Epidural Hematoma
CT scan shows an epidural hematoma (opacity at bottom right).


Although plain x-rays can detect some skull fractures, they cannot help assess the brain and they delay more definitive brain imaging; thus, plain x-rays are usually not done.

CT is the best choice for initial imaging because it can detect hematomas, contusions, skull fractures (thin cuts are obtained to reveal clinically suspected basilar skull fractures, which may otherwise not be visible), and sometimes diffuse axonal injury.

CT can show the following:

  • Contusions and acute bleeding appear opaque (dense) compared with brain tissue.

  • Arterial epidural hematomas classically appear as lenticular-shaped opacities over brain tissue, often in the territory of the middle meningeal artery.

  • Subdural hematomas classically appear as crescent-shaped opacities overlying brain tissue.

A chronic subdural hematoma appears hypodense compared with brain tissue, whereas a subacute subdural hematoma may have a similar radiopacity as brain tissue (isodense). Isodense subdural hematoma, particularly if bilateral and symmetric, may appear only subtly abnormal. In patients with severe anemia, an acute subdural hematoma may appear isodense with brain tissue. Among individual patients, findings may differ from these classic appearances.

Signs of mass effect include sulcal effacement, ventricular and cisternal compression, and midline shift. Absence of these findings does not exclude increased intracranial pressure (ICP), and mass effect may be present with normal ICP.

A shift of > 5 mm from the midline is generally considered to be an indication for surgical evacuation of the hematoma.

Pearls & Pitfalls

  • Consider chronic subdural hematoma in patients who have unexplained mental status changes and risk factors, including older patients taking antiplatelet or anticoagulant medications or who have brain atrophy and people with alcohol use disorder, even if there is no history of trauma and even if brain imaging at first shows no obvious abnormalities.

MRI may be useful later in the clinical course to detect more subtle contusions, diffuse axonal injury, and brain stem injury. MRI is usually more sensitive than CT for the diagnosis of very small acute or isodense subacute and isodense chronic subdural hematomas. Preliminary, unconfirmed evidence suggests that certain MRI findings predict prognosis.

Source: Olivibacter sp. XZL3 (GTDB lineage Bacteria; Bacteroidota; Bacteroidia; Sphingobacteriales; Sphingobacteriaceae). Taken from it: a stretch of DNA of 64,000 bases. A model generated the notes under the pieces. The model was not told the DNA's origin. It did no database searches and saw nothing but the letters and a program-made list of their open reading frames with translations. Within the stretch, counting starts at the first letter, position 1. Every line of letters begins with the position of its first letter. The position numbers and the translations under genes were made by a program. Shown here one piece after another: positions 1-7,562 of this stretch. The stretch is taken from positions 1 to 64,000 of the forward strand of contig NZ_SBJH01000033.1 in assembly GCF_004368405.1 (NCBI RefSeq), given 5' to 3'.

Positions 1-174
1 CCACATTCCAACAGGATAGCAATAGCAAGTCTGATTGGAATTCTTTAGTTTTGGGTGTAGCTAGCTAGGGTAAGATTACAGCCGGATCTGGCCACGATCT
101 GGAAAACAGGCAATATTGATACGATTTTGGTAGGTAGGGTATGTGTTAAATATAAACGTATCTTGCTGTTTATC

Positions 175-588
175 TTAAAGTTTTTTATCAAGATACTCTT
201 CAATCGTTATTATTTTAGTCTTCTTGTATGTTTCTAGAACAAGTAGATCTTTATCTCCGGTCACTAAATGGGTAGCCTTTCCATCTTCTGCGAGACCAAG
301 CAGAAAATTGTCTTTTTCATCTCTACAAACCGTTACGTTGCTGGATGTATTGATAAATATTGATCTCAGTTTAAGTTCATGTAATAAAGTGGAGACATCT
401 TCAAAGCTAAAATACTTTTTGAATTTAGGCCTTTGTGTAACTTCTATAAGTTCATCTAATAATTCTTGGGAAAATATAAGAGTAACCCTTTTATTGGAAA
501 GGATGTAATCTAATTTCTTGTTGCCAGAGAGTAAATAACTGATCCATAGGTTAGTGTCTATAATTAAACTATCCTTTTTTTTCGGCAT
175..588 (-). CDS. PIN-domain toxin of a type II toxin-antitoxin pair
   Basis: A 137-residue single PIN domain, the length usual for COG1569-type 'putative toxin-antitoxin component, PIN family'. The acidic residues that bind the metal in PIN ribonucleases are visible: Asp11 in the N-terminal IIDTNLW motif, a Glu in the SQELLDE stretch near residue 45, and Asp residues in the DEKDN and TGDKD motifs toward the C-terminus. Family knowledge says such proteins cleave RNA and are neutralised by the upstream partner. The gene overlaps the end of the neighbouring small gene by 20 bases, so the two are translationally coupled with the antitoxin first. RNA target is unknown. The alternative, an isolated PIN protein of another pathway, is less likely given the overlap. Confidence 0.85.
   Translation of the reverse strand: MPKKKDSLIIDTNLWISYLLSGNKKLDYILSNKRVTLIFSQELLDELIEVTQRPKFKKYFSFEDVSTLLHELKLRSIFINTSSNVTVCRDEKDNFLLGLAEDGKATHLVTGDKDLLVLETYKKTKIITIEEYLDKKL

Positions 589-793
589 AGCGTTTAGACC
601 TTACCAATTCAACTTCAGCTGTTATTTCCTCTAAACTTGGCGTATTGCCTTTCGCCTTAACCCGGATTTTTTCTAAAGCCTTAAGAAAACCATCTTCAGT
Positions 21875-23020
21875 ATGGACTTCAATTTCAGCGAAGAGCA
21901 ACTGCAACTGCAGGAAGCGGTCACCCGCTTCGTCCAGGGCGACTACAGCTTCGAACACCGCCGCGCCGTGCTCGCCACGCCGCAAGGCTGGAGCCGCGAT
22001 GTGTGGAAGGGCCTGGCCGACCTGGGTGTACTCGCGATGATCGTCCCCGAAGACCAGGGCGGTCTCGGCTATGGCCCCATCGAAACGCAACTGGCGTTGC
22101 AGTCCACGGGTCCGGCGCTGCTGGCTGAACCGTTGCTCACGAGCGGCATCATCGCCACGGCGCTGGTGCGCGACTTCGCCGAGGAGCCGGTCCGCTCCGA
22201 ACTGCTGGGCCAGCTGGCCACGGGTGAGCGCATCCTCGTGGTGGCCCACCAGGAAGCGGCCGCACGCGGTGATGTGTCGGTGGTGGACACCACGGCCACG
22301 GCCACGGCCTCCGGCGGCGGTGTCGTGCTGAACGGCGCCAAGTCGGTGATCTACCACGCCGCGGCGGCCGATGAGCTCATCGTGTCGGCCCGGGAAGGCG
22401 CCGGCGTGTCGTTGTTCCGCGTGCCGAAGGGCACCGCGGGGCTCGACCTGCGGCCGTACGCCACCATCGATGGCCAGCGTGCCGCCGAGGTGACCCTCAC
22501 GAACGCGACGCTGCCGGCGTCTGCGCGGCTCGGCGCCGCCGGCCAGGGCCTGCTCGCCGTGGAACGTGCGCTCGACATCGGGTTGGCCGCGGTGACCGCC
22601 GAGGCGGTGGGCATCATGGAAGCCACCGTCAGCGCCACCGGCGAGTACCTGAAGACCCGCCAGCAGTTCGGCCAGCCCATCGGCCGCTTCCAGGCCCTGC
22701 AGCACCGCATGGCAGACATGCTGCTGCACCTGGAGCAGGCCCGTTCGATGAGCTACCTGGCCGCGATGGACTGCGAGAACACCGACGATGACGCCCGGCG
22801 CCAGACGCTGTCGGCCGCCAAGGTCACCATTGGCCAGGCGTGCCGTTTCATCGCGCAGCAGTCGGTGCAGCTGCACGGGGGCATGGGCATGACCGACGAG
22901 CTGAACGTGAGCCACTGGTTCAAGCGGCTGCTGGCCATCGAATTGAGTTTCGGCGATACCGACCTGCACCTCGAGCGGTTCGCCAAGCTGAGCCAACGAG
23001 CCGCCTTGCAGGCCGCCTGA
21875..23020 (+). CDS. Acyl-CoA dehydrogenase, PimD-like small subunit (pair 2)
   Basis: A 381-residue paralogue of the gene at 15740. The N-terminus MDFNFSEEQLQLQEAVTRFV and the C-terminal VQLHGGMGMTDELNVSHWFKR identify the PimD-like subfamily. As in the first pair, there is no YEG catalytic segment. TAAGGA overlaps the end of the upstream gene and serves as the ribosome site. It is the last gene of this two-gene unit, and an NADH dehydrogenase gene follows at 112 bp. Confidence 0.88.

Angiography, CT angiography, and magnetic resonance angiography are all useful for the evaluation of vascular injury. For example, vascular injury is suspected when CT findings are inconsistent with the physical examination findings (eg, hemiparesis with a normal or nondiagnostic CT due to suspected evolving ischemia secondary to vascular thrombosis or embolism due to a carotid artery dissection).

Treatment of Traumatic Brain Injury

  • For mild injuries, discharge and home observation

  • For moderate and severe injuries, optimization of ventilation, oxygenation, and brain perfusion; treatment of complications (eg, increased intracranial pressure [ICP], seizures, hematomas); and rehabilitation

Multiple noncranial injuries, which are likely with motor vehicle crashes and falls, often require simultaneous treatment. Initial resuscitation of trauma patients is discussed elsewhere (see Approach to the Trauma Patient).

At the injury scene, a clear airway is secured and external bleeding is controlled before the patient is moved. Particular care is taken to avoid displacement of the spine or other bones to protect the spinal cord and blood vessels. Proper immobilization should be maintained with a cervical collar and long spine board until stability of the entire spine has been established by appropriate examination and imaging (see Spinal Trauma: Diagnosis

In the hospital, after quick initial evaluation, neurologic findings (Glasgow Coma Scale [GCS] and pupillary reaction), blood pressure (BP), pulse, and temperature should be recorded frequently for several hours because any deterioration demands prompt attention. Serial GCS and CT results stratify injury severity, which helps guide treatment (see table Management of Traumatic Brain Injury Based on Severity of Injury).


The cornerstone of management for all patients with traumatic brain injury (TBI) is

  • Maintenance of adequate ventilation, oxygenation, and brain perfusion to avoid secondary brain insult